THE BLOG
01/22/2014 01:36 pm ET Updated Mar 24, 2014

If You Don't Buy Me a Drink, I Won't Date You

As a recent transplant to Chicago from San Francisco, I've been faced with a number of questions regarding what Midwest cultural norms I'll have to adjust to, and whether doing so might mean compromising my own character.

As a fervent poor person, one of my biggest fears has been what it'd be like to date in the Midwest. You see, I recently had my first date with a local Chicago lady, and nervous, I asked a female co-worker for advice.

She warned me that women in Chicago are going to fully expect the man to pay for the date, and to not do so would demonstrate that I didn't truly like the woman. Conversely, in San Francisco it's fairly common that a man and woman will split the cost of the date, or trade off buying each other rounds.

The idea of going Dutch stems from a general sense of wanting to move towards equality for men and women, and also that I'm poor as fuck. It's worth noting that San Francisco's heavy gay population has also had an impact on dating norms, given that antiquated courtship procedures were never really instituted for the gay population, who historically have had to keep their dating away from the public eye.

Some women will claim that chivalry is dead, but that's generally when I make a pee-puddle and put her cardigan over it so that I don't get my heels wet.

If you look up the definition of chivalry, inherent in it is that those who are chivalrous are helping out those who are weak. And I don't date women who view themselves as weak or incapable. I hold open doors for women. I also hold open doors for men. I hold open doors for people because it's a nice thing to do, not because you have a vagina and that renders you incapable to do anything in the absence of a man.

Returning to my co-worker, she contests, "But a woman wants to feel like she's worth the price of the drinks!"

Wait, what? Are we buying women now? How many drinks = how much woman? Dating is tough, I get it. Women are inundated with all sorts of sordid messages vying for their affections on OKCupid or men in bars who they'd prefer not to talk to offering to roofie their drinks. But a system has evolved (and I realize there's plenty of evolutionary and historical precedent for this) wherein sex has basically become a commodity for females, bartered against the material possessions of men. And as a poor guy, it makes me cranky.

When money enters the dating equation, the lines between dating and prostitution start to get pretty blurred. Which by the way, I have no issues with prostitution, but let's stop wrapping it up in coy terms like "being a gentlemen" and "providing."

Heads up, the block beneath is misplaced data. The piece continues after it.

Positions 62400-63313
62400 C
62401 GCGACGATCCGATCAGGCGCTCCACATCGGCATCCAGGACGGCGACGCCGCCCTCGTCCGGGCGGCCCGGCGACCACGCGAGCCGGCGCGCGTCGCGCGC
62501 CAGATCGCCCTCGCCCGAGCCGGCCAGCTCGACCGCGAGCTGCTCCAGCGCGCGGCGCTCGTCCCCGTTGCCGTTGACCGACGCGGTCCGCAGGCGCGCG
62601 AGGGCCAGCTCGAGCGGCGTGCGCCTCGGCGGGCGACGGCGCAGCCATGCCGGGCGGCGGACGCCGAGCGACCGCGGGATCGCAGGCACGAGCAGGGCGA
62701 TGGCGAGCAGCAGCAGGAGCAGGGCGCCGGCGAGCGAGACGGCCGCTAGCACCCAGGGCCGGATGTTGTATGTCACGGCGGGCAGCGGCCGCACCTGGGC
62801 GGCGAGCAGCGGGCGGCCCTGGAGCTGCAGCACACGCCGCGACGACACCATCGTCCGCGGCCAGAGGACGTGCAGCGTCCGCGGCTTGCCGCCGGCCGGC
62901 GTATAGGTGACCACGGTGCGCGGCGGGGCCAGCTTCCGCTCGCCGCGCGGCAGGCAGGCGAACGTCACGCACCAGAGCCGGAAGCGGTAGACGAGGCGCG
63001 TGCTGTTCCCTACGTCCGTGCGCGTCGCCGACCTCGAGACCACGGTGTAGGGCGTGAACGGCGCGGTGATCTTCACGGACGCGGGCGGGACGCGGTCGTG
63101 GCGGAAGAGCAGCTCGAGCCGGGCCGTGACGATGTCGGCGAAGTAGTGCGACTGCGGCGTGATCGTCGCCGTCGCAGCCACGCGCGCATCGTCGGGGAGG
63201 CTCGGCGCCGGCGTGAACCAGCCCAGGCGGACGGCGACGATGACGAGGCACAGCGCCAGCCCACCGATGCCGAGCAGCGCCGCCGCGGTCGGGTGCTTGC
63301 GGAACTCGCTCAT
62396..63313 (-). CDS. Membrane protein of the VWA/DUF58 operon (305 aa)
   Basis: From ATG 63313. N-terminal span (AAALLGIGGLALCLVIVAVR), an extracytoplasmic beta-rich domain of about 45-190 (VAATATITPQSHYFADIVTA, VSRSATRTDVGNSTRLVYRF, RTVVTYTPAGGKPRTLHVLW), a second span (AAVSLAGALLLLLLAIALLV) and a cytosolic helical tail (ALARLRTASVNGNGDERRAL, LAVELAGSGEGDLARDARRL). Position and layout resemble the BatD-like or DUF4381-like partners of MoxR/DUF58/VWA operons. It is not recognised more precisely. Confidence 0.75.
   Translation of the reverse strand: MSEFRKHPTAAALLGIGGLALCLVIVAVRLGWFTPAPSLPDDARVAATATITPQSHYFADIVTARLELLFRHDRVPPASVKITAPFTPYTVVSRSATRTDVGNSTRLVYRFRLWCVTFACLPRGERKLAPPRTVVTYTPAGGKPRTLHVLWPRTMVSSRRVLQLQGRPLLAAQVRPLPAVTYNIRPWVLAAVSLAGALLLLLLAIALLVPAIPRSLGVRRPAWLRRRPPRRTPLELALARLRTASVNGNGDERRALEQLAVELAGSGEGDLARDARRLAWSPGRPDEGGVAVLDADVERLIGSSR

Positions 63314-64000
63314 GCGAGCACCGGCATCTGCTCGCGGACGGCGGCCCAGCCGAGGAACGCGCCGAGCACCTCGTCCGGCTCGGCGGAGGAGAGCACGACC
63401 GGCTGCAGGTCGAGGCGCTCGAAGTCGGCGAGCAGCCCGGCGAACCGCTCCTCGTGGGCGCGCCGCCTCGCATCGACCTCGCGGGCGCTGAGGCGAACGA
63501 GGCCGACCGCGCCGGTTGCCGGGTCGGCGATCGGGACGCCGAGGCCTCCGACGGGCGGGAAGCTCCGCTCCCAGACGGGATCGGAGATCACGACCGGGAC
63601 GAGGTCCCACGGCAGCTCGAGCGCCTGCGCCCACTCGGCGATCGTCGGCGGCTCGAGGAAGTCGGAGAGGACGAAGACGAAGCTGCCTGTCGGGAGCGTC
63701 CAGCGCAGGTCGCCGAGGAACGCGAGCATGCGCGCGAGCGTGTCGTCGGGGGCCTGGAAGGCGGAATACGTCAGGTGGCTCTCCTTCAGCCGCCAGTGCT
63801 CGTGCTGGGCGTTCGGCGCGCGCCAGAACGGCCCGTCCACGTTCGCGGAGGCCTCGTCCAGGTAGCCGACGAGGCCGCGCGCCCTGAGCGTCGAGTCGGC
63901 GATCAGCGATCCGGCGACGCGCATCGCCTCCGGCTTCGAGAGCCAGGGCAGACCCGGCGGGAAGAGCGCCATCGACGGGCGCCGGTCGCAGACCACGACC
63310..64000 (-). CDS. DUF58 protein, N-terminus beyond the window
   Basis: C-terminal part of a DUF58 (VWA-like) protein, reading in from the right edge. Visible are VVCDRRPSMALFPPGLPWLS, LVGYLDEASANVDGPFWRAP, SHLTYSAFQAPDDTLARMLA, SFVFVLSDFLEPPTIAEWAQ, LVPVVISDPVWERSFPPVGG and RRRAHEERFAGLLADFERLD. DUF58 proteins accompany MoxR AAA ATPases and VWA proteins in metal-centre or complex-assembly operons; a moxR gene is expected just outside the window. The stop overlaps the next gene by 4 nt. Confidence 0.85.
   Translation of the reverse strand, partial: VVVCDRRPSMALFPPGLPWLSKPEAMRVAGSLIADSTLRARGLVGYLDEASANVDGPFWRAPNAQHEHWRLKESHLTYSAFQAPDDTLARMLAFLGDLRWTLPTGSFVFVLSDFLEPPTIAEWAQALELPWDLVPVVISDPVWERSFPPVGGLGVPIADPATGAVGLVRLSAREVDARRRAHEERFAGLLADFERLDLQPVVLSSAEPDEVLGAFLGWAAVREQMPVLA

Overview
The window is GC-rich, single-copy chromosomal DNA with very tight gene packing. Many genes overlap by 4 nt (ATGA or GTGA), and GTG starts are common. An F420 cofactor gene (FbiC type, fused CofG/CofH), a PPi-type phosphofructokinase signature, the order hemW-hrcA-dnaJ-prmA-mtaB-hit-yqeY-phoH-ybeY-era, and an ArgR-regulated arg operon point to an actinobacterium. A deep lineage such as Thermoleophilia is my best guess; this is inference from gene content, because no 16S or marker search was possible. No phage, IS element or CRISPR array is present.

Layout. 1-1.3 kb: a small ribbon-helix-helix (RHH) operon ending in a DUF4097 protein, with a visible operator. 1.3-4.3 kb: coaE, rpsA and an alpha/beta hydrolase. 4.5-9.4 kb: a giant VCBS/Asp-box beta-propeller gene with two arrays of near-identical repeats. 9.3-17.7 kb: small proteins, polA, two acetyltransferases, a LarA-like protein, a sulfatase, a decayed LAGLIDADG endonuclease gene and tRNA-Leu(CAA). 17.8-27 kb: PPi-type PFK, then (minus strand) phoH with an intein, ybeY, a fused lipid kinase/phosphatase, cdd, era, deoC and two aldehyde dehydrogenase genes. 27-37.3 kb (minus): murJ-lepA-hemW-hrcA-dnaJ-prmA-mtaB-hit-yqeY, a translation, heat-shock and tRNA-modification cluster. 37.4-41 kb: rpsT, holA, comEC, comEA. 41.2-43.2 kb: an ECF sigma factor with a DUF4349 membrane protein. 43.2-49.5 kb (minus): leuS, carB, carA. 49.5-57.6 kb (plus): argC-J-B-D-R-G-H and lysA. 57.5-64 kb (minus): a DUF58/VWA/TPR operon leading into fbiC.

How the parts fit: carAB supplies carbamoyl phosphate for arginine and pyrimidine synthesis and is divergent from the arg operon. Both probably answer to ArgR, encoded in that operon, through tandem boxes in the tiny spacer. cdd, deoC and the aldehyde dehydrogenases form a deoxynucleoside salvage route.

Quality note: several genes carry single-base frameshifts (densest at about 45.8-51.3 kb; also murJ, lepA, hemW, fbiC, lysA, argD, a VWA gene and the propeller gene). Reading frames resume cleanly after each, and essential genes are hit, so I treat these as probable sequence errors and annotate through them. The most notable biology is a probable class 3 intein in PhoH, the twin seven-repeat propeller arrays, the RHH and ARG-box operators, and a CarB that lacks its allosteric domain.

And let's be clear: everyone enjoys free drinks. I also like gravy waterfalls and blowjob machines, but my food stamps don't cover the latter. When you frame a conversation about dating by saying one side needs to "earn" the other's affection, it gets to be a pretty slippery slope of inequity. And let's not forget that along with the chivalry of yesteryear came lots of boozing, cheating, and abuse. I know, because a friend who watches Mad Men told me.

My co-worker acquiesces. "Alright -- I see your point. But I think that the person who asks the other person out on the date should be the one to pay. If I, as a woman, ask you for a drink, then I should pay."

Absolutely. Except when was the last time that happened? If the rule was "If I invite you, I pay. If you invite me, you pay," it doesn't sound like there's much incentive for women to flip the script here on their male counterparts.

Know this: when there's an expectation for each to pay half, so much of the anxiety of dating goes away. There's no more concern over things like how expensive the restaurant is going to be, you just split the entree and then enjoy as many free bread sticks as you want.

"Ladies in Free + complimentary glass of champagne!" nights are the fucking worst, and it really highlights the economy of sexual trade. The idea isn't complex: if an establishment creates fewer barriers to entry for women (insert joke here) and gets them a little drunk, that means there'll be a higher probability of sexual encounters for men, who in turn are willing to spend the money to get sex. If you don't believe any of this, please see Las Vegas trust me.

When women set an expectation that they are to be taken care of financially, it leverages the ability of any man capable of doing such to lack other character attributes. Effectively it's like buying an asshole pass (just tag to board!), which I've seen many times. Of course no man should be an asshole to any woman, just as no woman should be an asshole to any man. But expecting that someone's going to pay your way is kind of an asshole-ish move.

As it turns out: my dates were exceptionally cool. So far every woman I've met has at least paid partially for the date, if not half, and in an unprecedented instance (even by San Francisco standards) one fine young lady insisted that she pay for the entire fancy meal.

All of the dates prefaced actions by saying, "It makes me really uncomfortable that some women expect a man to pay. But I don't think I'm normal." And yet, so far that's been the norm. Well done, Chicago.

Of course the argument could be made that rather than women buying their own drinks (and fucking who they want to instead of having a dowry for their pussy), that men should take the first step and ensure that women are being paid equally in the workplace. I mean, sure.

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For more opinions on sex and dating, listen to the latest Full Disclosure podcast with Chicago dominatrix Lady Sophia.